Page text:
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Mason Nesbitt: Enjoying time under the lights

Posted: May 23, 2013 9:38 p.m.
Updated: May 23, 2013 9:38 p.m.

Editor’s note: This is the second in a series of columns by The Master’s College baseball player Mason Nesbitt, who will be filing stories from Lewiston, Idaho — the site of the NAIA World Series. Nesbitt, who played baseball until his sophomore year for TMC, was asked to return to the Mustangs out of need. At the time, he was a contributing baseball writer with The Signal.

LEWISTON, Idaho — There’s a scene in the movie “The Sandlot” that depicts The Fourth of July.

The narrator essentially says that Benny Rodriguez was going to go on to bigger and better things, but for the rest of them, playing under the “lights” that night was as close to the big leagues as they’d get.

Some players on The Master’s College baseball team are going to go on to bigger and better things. But for a lot of us, Thursday was as close to the Majors as we’re going to get.

As we walked onto the playground at Camelot Elementary School (It’s an NAIA World Series tradition for all the teams to visit an elementary school), kids yelled, “They’re here!”

Four-feet-tall autograph seekers instantly rushed us. My own parents don’t get that excited when I go home to Wisconsin for winter break.

The kids didn’t care who was leading the team in batting average or ERA.

They treated all of us like Albert Pujols or Clayton Kershaw.

And the fact that I’d pegged one hitter three times in a single scrimmage didn’t keep kid after kid from shoving baseballs, papers and hats into my face to be signed.

One little girl finally said, “Stop shoving papers in his face. How would you like it if papers were shoved in your face?”

What a sweetheart.

Not every kid was so sweet.

One youngster told Tucker Richardson, a 6-foot-7-inch reliever, “You’re tall and you’re scaring me.”

Another told me that he had a baseball game tonight. But when I asked who he was playing against he replied, “I don’t know, I’m only in second grade.”

Fair enough.

The kids were great, though, and that visit will undoubtedly be a highlight of the trip.

Before our school visit, we had breakfast coupled with a short Bible study led by our head coach Monte Brooks.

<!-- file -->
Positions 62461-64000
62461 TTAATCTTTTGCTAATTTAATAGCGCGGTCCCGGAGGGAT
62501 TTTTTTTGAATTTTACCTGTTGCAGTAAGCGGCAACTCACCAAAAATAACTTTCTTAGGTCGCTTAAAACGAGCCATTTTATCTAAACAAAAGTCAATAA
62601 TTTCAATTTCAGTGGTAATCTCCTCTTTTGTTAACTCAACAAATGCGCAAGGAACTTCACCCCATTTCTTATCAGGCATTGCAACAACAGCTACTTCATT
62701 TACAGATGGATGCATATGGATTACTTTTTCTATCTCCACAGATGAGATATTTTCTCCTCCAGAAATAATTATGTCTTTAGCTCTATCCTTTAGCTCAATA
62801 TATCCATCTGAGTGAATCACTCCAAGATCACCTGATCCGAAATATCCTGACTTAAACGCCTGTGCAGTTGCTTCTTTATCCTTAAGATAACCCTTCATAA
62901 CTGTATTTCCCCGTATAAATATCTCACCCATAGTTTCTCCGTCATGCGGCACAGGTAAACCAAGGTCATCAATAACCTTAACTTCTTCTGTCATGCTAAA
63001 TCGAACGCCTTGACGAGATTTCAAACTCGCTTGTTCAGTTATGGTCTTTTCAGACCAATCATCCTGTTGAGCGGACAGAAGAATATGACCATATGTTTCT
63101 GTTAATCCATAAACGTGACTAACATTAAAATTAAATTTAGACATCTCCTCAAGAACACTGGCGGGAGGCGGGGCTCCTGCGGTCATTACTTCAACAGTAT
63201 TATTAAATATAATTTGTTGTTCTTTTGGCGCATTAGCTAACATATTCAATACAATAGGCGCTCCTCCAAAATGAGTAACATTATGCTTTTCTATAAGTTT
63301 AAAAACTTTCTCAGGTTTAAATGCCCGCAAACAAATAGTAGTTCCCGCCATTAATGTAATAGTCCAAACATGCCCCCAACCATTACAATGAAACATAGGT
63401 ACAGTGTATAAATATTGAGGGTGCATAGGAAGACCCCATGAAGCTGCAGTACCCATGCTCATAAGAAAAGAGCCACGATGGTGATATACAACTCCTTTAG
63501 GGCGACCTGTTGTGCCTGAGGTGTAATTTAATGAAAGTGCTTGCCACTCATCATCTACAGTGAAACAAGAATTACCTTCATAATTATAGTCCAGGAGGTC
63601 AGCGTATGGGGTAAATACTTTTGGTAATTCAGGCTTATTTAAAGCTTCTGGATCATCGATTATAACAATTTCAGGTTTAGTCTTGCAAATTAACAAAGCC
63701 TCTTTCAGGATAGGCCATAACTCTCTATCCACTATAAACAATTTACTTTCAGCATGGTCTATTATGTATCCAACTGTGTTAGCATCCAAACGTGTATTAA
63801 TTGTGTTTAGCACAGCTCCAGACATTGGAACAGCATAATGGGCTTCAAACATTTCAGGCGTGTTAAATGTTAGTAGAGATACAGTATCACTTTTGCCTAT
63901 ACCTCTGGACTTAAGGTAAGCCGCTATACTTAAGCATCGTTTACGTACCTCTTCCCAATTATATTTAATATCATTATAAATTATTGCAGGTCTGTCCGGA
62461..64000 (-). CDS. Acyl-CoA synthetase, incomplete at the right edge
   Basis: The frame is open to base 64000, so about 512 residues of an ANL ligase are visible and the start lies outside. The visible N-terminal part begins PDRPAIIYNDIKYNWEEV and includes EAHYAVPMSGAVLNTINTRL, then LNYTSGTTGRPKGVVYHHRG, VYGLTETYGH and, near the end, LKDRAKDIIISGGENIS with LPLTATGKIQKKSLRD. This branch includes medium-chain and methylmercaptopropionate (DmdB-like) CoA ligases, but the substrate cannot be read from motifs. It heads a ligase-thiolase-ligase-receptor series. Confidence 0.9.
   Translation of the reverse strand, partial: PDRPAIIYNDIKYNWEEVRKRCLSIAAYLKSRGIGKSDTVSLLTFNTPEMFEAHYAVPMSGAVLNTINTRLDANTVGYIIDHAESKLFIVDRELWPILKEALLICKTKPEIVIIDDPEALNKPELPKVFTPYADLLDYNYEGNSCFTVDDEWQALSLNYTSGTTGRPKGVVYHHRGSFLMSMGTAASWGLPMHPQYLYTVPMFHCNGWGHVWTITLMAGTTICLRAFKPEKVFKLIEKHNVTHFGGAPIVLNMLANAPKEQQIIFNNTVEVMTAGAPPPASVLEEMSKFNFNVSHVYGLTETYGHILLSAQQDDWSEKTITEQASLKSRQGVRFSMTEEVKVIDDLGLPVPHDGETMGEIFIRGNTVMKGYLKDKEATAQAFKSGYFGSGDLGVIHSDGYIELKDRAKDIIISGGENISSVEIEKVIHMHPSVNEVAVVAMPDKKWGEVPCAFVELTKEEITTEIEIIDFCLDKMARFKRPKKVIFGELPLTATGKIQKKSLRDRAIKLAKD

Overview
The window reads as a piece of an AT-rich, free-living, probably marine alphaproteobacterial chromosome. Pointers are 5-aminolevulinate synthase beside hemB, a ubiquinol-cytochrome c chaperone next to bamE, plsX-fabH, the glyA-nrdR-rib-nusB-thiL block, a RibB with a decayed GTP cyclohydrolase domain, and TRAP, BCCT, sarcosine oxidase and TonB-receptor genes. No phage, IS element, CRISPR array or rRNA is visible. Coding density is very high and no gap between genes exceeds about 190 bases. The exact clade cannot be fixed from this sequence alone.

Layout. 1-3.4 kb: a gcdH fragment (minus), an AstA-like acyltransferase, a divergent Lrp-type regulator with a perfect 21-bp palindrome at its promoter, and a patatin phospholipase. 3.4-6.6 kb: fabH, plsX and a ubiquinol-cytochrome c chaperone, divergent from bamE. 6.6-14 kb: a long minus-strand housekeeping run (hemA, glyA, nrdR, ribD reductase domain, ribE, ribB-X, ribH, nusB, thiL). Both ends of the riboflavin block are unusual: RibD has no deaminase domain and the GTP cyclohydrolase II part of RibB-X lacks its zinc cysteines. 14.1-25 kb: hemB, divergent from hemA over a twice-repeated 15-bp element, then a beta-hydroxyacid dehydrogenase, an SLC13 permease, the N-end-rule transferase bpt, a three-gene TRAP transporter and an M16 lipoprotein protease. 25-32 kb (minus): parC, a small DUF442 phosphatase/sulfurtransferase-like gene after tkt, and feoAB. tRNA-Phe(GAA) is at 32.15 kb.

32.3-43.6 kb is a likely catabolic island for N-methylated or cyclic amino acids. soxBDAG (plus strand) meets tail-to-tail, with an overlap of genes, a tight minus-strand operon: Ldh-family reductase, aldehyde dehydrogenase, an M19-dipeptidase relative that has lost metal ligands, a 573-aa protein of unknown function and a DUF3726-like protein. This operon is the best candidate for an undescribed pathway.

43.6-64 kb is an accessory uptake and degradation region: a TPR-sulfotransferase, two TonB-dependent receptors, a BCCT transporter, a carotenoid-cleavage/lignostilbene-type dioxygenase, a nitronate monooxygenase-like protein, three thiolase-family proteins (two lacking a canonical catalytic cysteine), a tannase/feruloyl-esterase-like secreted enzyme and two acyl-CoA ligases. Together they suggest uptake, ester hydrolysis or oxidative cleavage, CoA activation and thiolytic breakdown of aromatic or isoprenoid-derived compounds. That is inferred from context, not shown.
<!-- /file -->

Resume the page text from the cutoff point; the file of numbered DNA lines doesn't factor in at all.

I’ve known Brooks for four years, and what really stands out about him is that he wants his players to know and love Jesus Christ.

After breakfast, we practiced at Harris Field on the campus of Lewis-Clark State College (the host of the tournament). The position players saw the stadium Wednesday, but for the pitchers and those of us without a position it was our first time.

And for the last week and a half, we’ve heard lore of the thousands of people that attend the NAIA World Series. While I can’t say yet whether that’s true, I can tell you the stadium certainly has the capacity for it.

As soon as you enter the stadium you come face-to-face with LC State’s success. Posters of former LC State players who made it to the big leagues cover the back of the bleachers (Keith Foulke, Brendan Ryan and Marvin Benard the most notable) and NAIA World Series champion pennants hang over your head as you walk to the dugout (16 to be exact).

But a huge stadium, Major League alumni and unfamiliar teams with impressive win-loss records doesn’t seem to be intimidating any Mustangs.

Honestly, you’d never know by the team’s demeanor that we’re playing in the World Series today.

Everybody’s been loose and relaxed.

There’s a confidence on this team that manifested itself repeatedly during the season in comeback wins, most recently in overcoming a 4-0 deficit against San Diego Christian that secured a trip to Lewiston.

It’s a confidence that was present even before the season began when players talked about winning the national championship — a feat that seemed like a long shot after dropping three games to Arizona Christian on April 12-13.

But it’s a feat that’s now well within our grasp.


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